Media experts within the country agree that the media situation is not as drastic as international ratings claim. According to human rights organisations, no journalists are currently under arrest. The last killing of a journalist occurred 13 years ago in 2004. According to Belarus Association of Journalists chair Andrei Bastunets, the situation in Belarus is much better than in Azerbaijan or Syria, which rank above Belarus in many indices.
The highly restrictive nature of media legislation is the main reason for such low ratings. Several influential Belarusian media outlets, such as satellite TV channels Belsat and Euroradio, are based in Poland. To hinder their work, authorities introduced a law prohibiting journalists from working with foreign media companies without government accreditation.
This legislative norm is often used to target freelancers working for these stations or other 'foreign' media organisations forced to work without Belarusian accreditation. As a result, fines for freelance journalists have become a common practise. The law also allows the Ministry of Information to block websites containing articles harmful to the interests of the state. Websites can even be blocked because of unsavoury comments under articles.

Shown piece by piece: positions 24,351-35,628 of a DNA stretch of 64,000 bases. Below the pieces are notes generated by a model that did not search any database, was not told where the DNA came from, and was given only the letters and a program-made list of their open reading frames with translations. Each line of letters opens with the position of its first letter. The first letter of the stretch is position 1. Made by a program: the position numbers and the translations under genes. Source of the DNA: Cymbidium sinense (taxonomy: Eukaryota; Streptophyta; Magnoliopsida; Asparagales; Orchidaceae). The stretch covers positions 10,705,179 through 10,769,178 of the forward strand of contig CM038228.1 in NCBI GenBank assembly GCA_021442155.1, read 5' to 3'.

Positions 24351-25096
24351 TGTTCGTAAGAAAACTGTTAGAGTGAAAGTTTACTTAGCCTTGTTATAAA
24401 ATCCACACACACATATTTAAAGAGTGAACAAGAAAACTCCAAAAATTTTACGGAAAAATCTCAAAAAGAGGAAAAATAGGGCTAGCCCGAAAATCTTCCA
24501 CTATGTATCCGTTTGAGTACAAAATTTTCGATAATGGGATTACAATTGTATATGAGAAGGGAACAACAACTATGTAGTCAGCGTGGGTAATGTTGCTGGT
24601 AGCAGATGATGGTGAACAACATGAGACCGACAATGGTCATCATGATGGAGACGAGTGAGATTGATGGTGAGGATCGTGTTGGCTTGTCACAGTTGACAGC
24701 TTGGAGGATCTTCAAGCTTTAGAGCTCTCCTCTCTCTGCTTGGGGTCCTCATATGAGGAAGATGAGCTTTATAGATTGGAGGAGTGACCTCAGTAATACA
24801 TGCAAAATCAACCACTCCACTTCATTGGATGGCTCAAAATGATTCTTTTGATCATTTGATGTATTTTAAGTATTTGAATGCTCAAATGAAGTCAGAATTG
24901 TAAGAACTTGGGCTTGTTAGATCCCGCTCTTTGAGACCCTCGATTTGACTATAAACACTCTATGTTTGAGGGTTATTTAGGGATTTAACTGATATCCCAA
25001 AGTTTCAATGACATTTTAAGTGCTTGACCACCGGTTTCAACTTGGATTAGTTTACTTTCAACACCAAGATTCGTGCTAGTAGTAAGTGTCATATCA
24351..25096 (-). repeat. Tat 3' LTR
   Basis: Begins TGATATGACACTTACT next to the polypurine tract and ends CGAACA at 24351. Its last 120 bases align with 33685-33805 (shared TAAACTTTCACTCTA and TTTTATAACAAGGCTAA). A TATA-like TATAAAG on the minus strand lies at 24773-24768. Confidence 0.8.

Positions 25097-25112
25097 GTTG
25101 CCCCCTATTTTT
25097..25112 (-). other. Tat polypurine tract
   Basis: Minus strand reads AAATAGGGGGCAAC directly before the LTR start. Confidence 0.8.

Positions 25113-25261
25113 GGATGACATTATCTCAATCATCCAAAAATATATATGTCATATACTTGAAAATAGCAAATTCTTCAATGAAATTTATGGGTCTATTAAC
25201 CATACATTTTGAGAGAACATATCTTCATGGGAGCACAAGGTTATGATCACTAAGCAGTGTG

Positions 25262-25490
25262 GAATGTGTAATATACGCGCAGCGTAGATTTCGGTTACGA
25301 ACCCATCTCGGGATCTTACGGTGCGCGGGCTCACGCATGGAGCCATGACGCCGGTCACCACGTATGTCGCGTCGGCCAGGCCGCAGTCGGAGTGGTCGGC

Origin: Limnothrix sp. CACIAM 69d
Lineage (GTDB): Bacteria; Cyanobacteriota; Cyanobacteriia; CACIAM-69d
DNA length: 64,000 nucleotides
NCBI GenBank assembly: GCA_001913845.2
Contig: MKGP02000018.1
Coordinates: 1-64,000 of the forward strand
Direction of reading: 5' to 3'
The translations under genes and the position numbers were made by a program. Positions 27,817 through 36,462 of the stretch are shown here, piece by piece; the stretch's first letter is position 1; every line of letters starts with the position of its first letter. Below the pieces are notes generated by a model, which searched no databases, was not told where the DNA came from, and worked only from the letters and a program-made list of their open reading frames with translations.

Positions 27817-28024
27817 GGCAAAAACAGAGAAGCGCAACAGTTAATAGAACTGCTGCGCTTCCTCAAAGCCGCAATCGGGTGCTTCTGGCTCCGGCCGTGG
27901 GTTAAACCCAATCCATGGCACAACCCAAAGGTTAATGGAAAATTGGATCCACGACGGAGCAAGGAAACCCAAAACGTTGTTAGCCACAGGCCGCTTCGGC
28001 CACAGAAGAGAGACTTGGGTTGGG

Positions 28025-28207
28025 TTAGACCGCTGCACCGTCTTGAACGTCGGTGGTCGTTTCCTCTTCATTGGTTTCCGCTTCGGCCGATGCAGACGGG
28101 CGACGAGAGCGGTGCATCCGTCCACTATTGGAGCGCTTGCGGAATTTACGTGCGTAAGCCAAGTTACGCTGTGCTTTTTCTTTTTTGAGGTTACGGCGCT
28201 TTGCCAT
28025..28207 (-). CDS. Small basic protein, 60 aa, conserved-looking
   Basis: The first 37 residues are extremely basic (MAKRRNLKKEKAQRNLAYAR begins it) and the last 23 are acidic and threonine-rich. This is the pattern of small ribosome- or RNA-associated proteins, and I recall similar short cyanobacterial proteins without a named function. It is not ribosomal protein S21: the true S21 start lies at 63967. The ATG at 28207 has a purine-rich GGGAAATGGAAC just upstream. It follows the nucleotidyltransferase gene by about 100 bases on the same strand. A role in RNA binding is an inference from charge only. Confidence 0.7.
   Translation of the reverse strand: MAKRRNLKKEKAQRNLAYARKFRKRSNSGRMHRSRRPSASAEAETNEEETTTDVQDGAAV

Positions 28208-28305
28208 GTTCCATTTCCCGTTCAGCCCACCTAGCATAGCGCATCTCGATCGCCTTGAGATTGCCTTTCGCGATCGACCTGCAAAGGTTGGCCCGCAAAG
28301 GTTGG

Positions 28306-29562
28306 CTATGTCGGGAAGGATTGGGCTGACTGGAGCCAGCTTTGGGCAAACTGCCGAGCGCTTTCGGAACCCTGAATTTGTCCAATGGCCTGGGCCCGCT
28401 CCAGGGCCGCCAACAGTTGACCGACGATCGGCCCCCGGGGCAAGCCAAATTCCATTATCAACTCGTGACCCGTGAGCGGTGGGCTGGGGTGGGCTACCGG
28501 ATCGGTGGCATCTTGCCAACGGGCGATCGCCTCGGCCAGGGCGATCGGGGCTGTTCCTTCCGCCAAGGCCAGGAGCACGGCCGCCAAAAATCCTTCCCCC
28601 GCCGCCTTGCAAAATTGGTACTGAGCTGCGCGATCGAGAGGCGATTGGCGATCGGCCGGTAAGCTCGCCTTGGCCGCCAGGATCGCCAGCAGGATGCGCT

Protests against the parasite law and the following crackdown on 25 March have politicised Belarusian society. Naturally, this provoked a huge amount of interest on behalf of the independent media. The last time non-state media enjoyed such wide popularity was during the Silent Protests of 2011. While state TV stations broadcast propagandist programmes comparing the demonstrations to Nazi riots, independent journalists streamed online coverage from the ground.
However, the scale of repression of journalists in 2017 was much larger than in 2011. Between 10 and 30 March, 120 journalists were detained, arrested, or fined. Nevertheless, after 25 March, some media analysts started to talk about a new era of journalism in Belarus. Indeed, the media was able to not only cover protests, but also mobilise protesters.
Due to the absence of oppositional leaders at the demonstrations in small cities such as Pinsk, Slonim, or Rahachou, people gathered around journalists and openly criticised the government on camera. Somewhere between 20,000 to 350,000 people followed Radio Liberty and Belsat TV live-streams of the protests all over the country. Some journalists even managed to broadcast their own arrests and continued live-streams from inside police stations.